I believe I am the Father of a son, but the Mother is married to someone else.  I dated Mother while she and her husband were separated, but now they are back together.   We had sex during the time we were dating and the child was born 9 months later—perfect timing for the child to be mine. Mother and Mother’s husband will not let me see the child, and quite frankly, hide him from me.  I want to see my son.  What can I do?  I do not have any other children.

~ Bewildered Father

 

Dear Bewildered,

You have a chance for visitation, and here’s what you will need to do.  North Carolina has a very strong presumption that a child born of and during a marriage is the child of the Husband to the marriage.   You will have to file a lawsuit asking for visitation and asking that the presumption be overcome.

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Dear Carolyn,

I have been reading the horrid stories about children being left in hot cars. I also have been troubled by my next door neighbor leaving her seven-year-old son alone this summer while she goes to work. I have seen this mother lock the door when she leaves in the morning with the child apparently inside. I do think the seven-year-old has a cell phone.  I don’t like this situation for the seven-year-old who just finished first grade. Is there anything I can do?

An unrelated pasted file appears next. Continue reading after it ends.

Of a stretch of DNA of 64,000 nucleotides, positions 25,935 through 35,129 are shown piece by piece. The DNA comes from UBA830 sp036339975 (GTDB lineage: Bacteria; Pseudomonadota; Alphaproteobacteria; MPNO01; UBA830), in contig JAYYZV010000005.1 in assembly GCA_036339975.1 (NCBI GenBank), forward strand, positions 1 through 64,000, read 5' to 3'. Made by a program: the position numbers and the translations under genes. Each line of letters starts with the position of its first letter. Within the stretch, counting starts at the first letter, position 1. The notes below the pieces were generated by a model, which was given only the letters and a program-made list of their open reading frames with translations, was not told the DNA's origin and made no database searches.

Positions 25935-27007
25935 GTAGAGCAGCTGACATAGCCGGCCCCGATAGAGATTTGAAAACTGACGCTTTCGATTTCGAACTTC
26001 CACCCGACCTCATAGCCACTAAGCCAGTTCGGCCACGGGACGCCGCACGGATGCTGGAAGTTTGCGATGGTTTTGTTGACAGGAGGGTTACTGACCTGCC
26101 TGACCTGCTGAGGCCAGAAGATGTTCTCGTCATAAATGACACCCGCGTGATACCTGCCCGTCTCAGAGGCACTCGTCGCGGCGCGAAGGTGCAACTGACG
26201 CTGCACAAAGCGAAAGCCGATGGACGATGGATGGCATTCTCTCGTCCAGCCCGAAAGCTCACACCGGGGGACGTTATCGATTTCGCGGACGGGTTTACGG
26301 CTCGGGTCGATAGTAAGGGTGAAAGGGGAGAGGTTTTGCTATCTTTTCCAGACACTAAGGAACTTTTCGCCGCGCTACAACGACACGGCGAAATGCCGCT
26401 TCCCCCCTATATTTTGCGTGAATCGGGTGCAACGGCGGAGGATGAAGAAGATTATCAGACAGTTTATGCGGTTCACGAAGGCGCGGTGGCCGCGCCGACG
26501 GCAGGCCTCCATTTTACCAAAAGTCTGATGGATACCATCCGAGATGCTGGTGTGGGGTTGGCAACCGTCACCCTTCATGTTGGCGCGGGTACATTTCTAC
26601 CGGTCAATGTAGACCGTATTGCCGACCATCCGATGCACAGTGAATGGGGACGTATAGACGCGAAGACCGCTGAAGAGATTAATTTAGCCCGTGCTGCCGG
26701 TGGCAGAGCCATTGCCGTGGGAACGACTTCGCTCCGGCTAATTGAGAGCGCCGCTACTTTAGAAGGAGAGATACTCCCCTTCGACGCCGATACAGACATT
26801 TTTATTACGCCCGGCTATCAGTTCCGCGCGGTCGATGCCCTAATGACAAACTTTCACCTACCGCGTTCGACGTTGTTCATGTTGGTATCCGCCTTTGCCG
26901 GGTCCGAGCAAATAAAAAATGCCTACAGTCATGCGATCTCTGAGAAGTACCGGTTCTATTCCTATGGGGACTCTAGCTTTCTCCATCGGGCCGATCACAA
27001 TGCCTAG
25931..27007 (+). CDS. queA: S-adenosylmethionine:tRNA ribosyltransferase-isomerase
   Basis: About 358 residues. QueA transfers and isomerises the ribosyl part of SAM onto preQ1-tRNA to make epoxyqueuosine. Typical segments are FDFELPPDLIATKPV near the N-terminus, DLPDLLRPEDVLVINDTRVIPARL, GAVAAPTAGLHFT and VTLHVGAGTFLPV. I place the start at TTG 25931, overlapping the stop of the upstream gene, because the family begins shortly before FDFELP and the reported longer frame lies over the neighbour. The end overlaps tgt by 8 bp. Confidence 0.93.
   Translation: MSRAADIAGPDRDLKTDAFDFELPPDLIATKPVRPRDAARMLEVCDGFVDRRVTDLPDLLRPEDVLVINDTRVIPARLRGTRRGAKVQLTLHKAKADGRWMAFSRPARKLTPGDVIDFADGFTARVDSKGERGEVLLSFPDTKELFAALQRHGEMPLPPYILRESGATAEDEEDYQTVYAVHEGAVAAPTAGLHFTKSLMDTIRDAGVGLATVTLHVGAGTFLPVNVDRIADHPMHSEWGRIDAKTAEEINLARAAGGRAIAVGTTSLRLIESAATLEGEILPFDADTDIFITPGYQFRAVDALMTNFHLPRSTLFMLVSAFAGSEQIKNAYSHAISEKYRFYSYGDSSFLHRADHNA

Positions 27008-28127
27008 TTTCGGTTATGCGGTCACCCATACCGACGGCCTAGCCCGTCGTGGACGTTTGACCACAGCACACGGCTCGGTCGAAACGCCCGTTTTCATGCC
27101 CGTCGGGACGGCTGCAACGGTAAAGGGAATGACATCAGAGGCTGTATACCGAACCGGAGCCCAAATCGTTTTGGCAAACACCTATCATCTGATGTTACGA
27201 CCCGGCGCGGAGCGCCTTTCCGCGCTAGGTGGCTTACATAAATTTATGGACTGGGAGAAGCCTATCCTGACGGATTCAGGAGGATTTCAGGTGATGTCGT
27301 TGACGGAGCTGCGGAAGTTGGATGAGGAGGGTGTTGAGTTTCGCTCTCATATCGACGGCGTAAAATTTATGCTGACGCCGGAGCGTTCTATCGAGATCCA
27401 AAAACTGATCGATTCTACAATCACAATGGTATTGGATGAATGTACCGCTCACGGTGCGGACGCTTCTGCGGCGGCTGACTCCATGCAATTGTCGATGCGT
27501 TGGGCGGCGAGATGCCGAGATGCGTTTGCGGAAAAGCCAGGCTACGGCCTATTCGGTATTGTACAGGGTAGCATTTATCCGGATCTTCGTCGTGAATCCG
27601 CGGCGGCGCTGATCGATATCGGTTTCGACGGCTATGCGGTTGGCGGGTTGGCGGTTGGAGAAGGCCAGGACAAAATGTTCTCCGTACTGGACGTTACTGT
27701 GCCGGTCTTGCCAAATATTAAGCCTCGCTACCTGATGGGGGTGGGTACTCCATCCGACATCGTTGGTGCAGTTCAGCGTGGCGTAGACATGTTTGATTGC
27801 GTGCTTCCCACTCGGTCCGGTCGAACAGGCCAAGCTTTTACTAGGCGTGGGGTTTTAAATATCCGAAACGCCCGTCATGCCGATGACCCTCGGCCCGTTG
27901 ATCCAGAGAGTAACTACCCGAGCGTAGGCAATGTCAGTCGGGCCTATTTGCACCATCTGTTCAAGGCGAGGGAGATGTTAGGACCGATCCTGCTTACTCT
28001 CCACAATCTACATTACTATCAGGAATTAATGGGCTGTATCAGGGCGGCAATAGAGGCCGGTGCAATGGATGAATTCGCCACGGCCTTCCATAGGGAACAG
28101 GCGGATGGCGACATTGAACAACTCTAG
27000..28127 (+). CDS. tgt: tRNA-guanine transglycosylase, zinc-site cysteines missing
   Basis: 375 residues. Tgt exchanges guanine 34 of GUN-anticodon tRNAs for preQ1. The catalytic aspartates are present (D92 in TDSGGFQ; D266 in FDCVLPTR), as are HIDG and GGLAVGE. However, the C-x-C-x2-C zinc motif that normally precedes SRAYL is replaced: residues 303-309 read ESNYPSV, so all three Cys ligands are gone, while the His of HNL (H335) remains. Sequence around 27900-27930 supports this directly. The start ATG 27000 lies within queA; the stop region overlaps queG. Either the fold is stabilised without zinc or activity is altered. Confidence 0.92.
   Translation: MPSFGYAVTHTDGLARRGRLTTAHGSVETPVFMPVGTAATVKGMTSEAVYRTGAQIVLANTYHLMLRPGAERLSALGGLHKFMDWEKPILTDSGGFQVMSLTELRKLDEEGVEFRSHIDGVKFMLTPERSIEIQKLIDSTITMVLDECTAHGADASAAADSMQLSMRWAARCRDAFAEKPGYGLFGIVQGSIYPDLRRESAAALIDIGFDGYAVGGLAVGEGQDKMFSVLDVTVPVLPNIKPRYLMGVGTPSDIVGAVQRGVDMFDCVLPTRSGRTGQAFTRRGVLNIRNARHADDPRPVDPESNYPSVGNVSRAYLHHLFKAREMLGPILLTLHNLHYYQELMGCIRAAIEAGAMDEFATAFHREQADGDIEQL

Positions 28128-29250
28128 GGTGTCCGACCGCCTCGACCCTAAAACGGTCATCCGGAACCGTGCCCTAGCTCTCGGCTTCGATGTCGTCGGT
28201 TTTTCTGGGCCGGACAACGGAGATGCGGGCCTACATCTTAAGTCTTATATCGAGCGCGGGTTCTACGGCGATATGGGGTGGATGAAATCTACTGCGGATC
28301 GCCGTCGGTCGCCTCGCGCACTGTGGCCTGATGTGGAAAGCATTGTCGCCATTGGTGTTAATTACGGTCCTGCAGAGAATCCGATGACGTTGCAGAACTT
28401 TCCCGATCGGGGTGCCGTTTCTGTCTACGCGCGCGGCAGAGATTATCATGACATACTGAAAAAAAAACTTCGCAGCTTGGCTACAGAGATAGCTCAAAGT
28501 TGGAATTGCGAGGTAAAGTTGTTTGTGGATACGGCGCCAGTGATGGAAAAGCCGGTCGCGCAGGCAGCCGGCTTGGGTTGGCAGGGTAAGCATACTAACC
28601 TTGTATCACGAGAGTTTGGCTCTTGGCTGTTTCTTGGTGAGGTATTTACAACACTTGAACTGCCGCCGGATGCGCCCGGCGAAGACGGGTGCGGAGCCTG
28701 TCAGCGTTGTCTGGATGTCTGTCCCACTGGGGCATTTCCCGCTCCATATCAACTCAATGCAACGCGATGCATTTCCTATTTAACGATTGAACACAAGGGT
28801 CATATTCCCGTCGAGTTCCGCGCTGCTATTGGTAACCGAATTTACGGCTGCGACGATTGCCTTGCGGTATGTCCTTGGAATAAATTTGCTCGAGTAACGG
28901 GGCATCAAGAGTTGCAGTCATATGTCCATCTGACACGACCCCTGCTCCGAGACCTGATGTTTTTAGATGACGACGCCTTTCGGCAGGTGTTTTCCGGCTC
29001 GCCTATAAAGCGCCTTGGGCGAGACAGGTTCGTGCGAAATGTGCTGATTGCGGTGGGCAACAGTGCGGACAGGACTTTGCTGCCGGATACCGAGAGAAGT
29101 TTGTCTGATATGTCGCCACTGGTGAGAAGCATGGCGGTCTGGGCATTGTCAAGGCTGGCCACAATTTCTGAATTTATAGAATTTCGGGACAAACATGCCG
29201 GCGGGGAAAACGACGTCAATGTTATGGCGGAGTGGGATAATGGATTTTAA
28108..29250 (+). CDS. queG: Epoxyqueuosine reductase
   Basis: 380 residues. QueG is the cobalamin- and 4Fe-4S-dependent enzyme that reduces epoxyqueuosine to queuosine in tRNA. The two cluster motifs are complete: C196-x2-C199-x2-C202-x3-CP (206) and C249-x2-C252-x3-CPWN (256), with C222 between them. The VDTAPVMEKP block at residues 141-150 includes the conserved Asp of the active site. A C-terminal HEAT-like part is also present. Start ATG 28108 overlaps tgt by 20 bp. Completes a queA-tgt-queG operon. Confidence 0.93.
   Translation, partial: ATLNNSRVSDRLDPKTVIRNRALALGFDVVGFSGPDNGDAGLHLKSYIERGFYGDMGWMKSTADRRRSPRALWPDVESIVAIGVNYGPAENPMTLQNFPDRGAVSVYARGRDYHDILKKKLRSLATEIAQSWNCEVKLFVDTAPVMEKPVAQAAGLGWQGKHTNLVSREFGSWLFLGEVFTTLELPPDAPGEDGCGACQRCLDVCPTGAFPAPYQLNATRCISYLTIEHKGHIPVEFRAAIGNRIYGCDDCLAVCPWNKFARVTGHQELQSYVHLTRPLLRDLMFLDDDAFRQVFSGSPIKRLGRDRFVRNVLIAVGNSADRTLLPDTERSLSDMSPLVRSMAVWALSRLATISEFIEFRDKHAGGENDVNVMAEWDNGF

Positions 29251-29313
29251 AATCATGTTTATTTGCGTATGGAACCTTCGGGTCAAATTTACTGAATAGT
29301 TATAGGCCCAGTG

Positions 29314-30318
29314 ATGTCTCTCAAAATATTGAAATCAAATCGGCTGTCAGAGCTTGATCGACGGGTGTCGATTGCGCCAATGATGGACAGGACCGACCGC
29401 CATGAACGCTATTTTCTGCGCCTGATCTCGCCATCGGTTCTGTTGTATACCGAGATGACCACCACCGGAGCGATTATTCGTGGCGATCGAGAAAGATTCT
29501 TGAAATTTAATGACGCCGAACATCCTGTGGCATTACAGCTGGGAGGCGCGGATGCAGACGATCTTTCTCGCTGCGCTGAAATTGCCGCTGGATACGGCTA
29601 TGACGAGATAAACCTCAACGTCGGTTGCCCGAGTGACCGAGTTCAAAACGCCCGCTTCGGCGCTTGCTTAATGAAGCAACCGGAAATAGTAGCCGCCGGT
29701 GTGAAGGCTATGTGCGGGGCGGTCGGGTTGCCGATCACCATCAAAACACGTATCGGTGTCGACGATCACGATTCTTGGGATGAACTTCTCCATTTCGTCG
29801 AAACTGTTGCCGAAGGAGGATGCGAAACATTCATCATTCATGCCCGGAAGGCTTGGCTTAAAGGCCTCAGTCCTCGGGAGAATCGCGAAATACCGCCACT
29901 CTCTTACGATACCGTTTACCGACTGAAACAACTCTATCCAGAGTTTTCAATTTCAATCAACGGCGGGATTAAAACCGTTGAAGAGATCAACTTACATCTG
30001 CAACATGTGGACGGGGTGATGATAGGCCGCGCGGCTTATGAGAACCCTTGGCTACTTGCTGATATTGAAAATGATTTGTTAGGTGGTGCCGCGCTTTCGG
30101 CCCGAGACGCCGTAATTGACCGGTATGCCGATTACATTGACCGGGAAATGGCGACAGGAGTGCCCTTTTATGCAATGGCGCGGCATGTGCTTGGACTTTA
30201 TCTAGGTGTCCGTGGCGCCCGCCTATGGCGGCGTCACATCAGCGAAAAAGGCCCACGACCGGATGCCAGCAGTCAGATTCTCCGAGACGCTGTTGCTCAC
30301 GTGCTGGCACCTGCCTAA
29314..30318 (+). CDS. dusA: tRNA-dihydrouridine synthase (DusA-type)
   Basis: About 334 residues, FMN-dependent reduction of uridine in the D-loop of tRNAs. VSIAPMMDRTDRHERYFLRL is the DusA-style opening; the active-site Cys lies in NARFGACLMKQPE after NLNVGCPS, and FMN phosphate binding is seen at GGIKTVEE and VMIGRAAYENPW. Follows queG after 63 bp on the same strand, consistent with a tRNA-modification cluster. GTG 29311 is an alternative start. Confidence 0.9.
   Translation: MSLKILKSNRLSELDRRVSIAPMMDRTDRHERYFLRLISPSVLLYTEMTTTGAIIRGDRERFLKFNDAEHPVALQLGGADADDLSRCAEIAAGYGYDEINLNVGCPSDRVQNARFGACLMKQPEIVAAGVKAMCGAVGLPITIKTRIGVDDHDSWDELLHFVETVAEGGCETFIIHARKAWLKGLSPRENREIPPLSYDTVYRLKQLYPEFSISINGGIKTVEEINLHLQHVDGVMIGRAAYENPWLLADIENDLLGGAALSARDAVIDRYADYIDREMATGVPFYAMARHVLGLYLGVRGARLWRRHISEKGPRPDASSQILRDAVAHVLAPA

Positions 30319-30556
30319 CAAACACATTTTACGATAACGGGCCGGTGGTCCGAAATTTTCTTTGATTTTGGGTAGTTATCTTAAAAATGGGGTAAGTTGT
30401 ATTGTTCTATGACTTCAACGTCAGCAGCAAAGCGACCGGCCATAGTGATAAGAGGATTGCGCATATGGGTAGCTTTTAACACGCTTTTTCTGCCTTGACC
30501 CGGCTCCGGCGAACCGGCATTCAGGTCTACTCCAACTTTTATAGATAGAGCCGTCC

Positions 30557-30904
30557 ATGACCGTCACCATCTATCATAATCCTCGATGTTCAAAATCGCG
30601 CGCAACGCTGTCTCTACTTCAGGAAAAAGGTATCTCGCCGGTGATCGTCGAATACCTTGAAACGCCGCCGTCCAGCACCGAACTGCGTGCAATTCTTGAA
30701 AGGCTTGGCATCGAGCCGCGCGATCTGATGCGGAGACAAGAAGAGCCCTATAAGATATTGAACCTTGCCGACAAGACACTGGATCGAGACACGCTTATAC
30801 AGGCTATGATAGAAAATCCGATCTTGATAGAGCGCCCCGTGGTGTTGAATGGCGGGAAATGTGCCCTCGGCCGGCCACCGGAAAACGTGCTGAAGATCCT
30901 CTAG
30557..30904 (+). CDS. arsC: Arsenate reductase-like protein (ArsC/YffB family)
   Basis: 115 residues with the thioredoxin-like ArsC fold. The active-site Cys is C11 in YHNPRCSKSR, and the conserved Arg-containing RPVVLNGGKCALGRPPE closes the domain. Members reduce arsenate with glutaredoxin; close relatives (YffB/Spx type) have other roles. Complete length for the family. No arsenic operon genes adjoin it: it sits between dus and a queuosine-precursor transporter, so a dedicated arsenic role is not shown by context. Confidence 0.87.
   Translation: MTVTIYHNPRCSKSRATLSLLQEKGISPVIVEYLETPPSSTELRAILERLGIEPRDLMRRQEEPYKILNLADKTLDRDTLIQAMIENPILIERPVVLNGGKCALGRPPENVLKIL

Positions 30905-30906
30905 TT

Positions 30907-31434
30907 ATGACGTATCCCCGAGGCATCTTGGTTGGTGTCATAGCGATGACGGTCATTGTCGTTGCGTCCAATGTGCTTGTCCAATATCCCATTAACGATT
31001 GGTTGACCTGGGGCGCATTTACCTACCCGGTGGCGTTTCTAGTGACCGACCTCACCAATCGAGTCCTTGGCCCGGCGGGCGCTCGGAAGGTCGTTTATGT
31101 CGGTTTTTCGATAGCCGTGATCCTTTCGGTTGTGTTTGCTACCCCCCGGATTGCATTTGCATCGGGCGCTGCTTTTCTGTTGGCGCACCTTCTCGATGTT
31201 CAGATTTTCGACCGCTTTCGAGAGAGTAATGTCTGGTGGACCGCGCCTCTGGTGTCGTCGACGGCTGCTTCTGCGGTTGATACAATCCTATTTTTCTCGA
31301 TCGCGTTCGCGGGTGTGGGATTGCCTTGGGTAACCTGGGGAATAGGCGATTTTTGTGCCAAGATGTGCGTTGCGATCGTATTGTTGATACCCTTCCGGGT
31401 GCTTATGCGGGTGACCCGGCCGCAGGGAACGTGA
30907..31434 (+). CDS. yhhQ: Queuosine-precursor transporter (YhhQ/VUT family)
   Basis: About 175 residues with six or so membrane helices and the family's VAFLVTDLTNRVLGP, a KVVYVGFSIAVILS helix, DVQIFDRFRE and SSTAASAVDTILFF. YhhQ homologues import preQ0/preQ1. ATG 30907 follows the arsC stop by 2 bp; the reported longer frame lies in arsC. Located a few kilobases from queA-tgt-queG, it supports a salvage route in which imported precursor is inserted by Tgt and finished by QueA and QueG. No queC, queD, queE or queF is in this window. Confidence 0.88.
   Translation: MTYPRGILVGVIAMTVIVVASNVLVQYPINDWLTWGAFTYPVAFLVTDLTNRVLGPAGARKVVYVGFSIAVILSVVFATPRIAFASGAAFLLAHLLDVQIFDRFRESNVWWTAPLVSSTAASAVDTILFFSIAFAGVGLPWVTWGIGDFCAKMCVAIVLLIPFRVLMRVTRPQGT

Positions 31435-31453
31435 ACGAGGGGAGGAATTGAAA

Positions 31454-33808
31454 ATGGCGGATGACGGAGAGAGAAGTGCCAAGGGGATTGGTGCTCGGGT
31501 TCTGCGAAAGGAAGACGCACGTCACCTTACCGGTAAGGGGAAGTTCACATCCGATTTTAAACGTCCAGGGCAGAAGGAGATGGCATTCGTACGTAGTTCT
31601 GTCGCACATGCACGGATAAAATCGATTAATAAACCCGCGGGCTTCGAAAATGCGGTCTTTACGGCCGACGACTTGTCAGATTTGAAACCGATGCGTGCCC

~ Danger Lurking Next Door

 

Dear Danger,

Ohhhhhh! It is a crime for someone to leave a child under eight years of age unattended. Further, a child under age eight cannot be left locked up, as this is also a crime. Children under eight years of age must be left with a supervisor of suitable age and discretion. The parent can and will be prosecuted. The placement in the law of this statute is interesting as it is presented as a “fire protection” for little children. However, I do believe that leaving an unattended child under eight in a car would be a crime under this statute as well. (North Carolina General Statutes 14-318.)

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Dear Carolyn,

I have a two-year-old and a five-year-old, and I am separated from their Father.  I am filing for custody and divorce.  I hear I am going to have to go to mediation with the Father, and I really don’t want to see him. I am not exactly afraid of him, but it sure is unpleasant being around him.  Do I have to go to mediation, really?

~ Curious

 

Dear Curious,

You are likely going to have to go to a court ordered session of mediation to see if you can settle custody and visitation of your children with their Father.  Hopefully, the mediation process will end with a settlement and improve the situation with the children’s Father.  Do not worry as you will not

Mediation was added by the legislature to the custody statutes with five aspirational goals: (1) reducing acrimony; (2) developing custody solutions in the best interests of children; (3) providing parents with informed choices; (4) providing a structured, confidential and cooperative facility for discussion of co-parenting; and (5) reducing litigation and litigation of custody cases.